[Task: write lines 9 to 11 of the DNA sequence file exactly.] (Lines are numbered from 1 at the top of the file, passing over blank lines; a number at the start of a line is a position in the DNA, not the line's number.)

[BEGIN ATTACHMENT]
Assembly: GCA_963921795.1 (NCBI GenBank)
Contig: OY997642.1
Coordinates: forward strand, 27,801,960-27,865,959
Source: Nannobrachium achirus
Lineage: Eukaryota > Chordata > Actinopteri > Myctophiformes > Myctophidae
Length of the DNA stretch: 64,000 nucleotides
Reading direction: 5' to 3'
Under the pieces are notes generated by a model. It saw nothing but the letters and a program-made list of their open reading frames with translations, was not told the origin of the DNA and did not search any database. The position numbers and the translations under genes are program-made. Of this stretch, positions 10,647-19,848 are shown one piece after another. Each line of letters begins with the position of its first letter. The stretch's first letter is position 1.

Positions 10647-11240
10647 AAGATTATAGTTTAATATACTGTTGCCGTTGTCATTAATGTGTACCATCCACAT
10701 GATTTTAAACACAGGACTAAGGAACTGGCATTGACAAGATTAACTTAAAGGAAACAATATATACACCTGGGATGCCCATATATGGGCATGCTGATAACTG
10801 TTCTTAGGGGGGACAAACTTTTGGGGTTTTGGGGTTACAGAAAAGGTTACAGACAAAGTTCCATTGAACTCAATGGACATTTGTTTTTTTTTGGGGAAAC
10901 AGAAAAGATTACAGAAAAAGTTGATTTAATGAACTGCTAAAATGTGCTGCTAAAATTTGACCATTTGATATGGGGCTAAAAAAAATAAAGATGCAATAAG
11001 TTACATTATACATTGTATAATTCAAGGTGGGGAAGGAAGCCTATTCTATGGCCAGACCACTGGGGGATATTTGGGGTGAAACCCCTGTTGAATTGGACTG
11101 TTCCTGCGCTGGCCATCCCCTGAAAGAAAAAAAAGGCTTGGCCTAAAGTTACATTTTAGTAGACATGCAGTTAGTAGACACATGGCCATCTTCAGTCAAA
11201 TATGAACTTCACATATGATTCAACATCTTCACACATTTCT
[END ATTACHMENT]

Positions 10647-11240
10647 AAGATTATAGTTTAATATACTGTTGCCGTTGTCATTAATGTGTACCATCCACAT
10701 GATTTTAAACACAGGACTAAGGAACTGGCATTGACAAGATTAACTTAAAGGAAACAATATATACACCTGGGATGCCCATATATGGGCATGCTGATAACTG